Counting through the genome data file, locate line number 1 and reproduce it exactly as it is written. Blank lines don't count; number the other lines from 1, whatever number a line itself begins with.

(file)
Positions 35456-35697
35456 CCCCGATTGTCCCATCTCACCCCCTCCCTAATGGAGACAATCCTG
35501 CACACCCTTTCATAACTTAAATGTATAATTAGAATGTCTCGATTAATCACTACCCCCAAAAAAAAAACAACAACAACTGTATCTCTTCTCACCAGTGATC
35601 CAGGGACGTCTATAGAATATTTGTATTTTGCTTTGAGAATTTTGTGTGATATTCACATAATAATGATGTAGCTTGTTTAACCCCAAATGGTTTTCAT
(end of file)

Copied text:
Positions 35456-35697